Fred Brooks’ “No Silver Bullet” Revisited

By | 2018-01-15T22:17:41+00:00 May 10th, 2016|1 Idea Stage, skmurphy|0 Comments

Fred Brooks wrote “No Silver Bullet: Essence and Accidents of Software Engineering” in 1987, 12 years after his “Mythical Man Month.” Both offer realistic perspectives on programming in particular and knowledge work in general.

No Silver Bullet

“Of all the monsters that fill the nightmares of our folklore, none terrify more than werewolves, because they transform unexpectedly from the familiar into horrors. For these, one seeks bullets of silver that can magically lay them to rest.

The familiar software project, at least as seen by the nontechnical manager, has something of this character; it is usually innocent and straightforward, but is capable of becoming a monster of missed schedules, blown budgets, and flawed products. So we hear desperate cries for a silver bullet–something to make software costs drop as rapidly as computer hardware costs do.

But, as we look to the horizon of a decade hence, we see no silver bullet. There is no single development, in either technology or in management technique, that by itself promises even one order-of-magnitude improvement in productivity, in reliability, in simplicity.”

Fred Brooks in “No Silver Bullet: Essence and Accidents of Software Engineering,”
Computer, Vol. 20, No. 4 (April 1987) pp. 10-19.

Using the werewolf as a metaphor for unpredictable emergent behavior in complex systems is a very clever way to connect to the search for a silver bullet to manage complexity. It took courage for Brooks to predict no easy solution to managing escalating program complexity. In the event he has proven prescient: reuse has increased but there has been no real breakthrough that has increased programmer productivity.

“Details as they glide into view like a pack of werewolves emerging from the fog into the pale moonlight.”
Sean Murphy

Debugging The Specification

“The hardest part of the software task is arriving at a complete and consistent specification, and much of the essence of building a program is in fact the debugging of the specification


A prototype software system is one that simulates the important interfaces and performs the main functions of the intended system […] The purpose of the prototype is to make real the conceptual structure specified, so that the client can test it for consistency and usability.

Much of present-day software-acquisition procedure rests upon the assumption that one can specify a satisfactory system in advance, get bids for its construction, have it built, and install it. I think this assumption is fundamentally wrong, and that many software-acquisition problems spring from that fallacy. Hence, they cannot be fixed without a fundamental revision that provides for iterative development and specification of prototypes and products.”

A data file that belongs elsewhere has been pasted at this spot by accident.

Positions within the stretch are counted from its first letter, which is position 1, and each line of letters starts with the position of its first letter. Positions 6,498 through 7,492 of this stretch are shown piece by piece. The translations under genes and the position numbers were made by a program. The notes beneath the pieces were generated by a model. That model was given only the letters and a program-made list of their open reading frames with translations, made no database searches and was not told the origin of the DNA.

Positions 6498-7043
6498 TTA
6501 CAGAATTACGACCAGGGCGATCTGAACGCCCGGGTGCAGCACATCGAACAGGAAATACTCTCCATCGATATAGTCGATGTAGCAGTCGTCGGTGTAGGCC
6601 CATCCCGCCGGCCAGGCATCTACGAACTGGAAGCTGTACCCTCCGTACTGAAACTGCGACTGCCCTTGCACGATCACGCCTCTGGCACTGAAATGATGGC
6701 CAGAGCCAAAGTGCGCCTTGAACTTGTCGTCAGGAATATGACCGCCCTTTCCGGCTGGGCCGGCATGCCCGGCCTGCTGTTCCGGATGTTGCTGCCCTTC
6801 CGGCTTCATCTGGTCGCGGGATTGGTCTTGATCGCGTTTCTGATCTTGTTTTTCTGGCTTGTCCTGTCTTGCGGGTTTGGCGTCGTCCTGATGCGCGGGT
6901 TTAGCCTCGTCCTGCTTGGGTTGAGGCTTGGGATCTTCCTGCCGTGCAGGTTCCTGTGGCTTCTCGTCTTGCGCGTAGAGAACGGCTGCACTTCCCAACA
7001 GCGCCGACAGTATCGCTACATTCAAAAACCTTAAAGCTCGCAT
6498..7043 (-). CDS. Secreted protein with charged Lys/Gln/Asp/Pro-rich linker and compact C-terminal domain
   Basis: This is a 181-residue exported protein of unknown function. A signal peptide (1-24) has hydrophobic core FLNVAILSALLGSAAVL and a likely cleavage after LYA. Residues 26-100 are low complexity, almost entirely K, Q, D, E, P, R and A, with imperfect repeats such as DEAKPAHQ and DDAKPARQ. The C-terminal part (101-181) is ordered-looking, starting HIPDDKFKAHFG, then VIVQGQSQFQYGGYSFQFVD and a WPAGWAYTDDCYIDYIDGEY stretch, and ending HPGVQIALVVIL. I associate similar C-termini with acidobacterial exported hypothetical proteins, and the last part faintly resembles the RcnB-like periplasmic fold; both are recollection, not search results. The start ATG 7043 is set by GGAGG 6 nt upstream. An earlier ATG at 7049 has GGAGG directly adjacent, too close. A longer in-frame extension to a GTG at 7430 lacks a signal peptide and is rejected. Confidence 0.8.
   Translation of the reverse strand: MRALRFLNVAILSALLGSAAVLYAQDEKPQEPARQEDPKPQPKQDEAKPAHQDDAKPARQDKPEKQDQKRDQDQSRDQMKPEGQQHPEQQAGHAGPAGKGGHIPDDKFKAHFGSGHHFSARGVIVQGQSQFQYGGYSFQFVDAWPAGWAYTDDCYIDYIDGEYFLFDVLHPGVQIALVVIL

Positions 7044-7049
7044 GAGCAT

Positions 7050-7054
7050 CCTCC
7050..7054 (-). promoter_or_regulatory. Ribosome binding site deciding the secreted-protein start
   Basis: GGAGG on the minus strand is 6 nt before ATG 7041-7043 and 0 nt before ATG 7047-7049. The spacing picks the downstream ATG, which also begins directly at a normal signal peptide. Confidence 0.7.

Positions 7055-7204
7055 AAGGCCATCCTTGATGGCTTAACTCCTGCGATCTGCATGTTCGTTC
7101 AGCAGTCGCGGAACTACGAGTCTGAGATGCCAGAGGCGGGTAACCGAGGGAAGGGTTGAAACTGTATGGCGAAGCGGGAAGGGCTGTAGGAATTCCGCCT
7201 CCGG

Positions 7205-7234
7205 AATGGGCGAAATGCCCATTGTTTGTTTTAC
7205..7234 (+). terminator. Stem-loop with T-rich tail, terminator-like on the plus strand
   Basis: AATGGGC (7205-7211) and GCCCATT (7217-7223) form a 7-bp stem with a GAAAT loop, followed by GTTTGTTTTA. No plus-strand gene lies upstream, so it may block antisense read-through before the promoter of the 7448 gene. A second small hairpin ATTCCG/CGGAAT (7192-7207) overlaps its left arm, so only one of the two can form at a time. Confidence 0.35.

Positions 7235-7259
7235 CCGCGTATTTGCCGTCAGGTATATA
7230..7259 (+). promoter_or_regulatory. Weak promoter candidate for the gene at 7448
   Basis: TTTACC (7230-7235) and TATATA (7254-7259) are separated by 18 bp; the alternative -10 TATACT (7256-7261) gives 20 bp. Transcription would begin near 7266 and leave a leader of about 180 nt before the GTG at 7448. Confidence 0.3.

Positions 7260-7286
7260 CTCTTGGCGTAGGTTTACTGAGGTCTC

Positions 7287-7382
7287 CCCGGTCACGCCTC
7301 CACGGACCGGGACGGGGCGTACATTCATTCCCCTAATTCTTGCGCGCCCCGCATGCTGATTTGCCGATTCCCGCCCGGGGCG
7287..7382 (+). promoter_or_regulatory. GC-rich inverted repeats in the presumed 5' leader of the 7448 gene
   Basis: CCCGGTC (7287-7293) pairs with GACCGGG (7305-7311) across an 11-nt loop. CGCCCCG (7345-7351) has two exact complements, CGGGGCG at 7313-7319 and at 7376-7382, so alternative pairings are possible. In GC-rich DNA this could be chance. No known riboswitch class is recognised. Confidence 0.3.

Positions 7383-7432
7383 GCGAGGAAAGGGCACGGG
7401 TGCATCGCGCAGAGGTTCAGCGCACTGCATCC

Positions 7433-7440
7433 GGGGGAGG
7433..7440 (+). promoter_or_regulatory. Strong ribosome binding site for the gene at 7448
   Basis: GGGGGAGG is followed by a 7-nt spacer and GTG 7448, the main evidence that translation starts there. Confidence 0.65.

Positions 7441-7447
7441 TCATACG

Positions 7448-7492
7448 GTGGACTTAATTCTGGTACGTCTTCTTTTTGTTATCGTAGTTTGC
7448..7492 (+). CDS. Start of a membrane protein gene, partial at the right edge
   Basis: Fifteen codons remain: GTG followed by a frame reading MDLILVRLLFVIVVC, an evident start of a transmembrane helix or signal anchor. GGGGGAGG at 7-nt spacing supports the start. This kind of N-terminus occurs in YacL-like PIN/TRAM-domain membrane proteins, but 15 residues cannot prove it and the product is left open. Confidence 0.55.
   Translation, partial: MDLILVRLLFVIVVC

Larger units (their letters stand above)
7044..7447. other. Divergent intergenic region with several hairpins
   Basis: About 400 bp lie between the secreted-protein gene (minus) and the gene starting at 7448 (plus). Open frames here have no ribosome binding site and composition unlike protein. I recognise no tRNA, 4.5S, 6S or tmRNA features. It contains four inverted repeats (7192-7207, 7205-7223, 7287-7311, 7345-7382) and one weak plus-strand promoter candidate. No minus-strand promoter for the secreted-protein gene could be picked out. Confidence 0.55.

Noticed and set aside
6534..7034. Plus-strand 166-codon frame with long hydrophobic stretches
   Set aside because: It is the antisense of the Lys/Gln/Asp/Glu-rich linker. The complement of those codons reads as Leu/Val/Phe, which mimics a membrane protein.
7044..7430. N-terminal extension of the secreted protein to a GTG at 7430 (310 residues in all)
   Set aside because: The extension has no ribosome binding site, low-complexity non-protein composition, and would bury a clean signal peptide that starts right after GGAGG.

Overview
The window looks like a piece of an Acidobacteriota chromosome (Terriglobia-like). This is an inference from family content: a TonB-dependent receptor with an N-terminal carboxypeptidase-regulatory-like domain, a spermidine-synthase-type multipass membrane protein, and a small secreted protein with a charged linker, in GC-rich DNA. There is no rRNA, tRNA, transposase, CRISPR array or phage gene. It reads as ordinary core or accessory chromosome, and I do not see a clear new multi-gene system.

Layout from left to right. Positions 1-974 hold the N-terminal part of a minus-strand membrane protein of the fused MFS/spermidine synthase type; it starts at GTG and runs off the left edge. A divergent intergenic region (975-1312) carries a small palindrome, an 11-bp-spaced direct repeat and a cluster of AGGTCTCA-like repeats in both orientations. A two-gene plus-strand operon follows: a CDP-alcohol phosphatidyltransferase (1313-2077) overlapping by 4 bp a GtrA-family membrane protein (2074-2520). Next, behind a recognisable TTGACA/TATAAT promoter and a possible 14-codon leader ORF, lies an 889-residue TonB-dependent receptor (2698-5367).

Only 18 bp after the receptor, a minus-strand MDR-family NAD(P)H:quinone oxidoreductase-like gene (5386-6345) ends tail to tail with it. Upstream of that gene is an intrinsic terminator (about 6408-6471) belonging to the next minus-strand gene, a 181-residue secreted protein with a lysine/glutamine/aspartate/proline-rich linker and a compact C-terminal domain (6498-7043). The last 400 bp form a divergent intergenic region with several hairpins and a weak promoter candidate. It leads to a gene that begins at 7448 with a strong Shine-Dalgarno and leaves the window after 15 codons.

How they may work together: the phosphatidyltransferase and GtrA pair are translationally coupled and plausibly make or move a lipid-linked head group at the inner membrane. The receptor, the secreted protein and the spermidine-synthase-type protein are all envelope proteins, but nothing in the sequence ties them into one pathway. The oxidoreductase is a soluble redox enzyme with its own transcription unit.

Fred Brooks in “No Silver Bullet: Essence and Accidents of Software Engineering,”
Computer, Vol. 20, No. 4 (April 1987) pp. 10-19.

An iterative approach assumes you will have errors in your specification and missing requirements that can only be exposed by building a sequence of prototypes and testing them in both test beds and limited deployments. Much of the value in an iterative approach is that you can use your new appreciation for both what is now possible and the experience of a new capability to refine your methodology and business model.

From Writing To Building to Growing Programs

“Incremental development–grow, don’t build, software. I still remember the jolt I felt in 1958 when I first heard a friend talk about building a program, as opposed to writing one. In a flash he broadened my whole view of the software process. The metaphor shift was powerful, and accurate. Today we understand how like other building processes the construction of software is, and we freely use other elements of the metaphor, such as specifications, assembly of components, and scaffolding.

The building metaphor has outlived its usefulness. It is time to change again. If, as I believe, the conceptual structures we construct today are too complicated to be specified accurately in advance, and too complex to be built faultlessly, then we must take a radically different approach.

Let us turn to nature and study complexity in living things, instead of just the dead works of man. Here we find constructs whose complexities thrill us with awe. The brain alone is intricate beyond mapping, powerful beyond imitation, rich in diversity, self-protecting, and self-renewing. The secret is that it is grown, not built.”

Fred Brooks in “No Silver Bullet: Essence and Accidents of Software Engineering,”
Computer, Vol. 20, No. 4 (April 1987) pp. 10-19.

The growth model assumes a co-evolution between software capabilities, team expertise, shared methodologies, and business model. Growth also relies on hierarchy: building complex structures out of simpler structures in configurations with built in redundancy that allow for local experimentation, resiliency, and learning.

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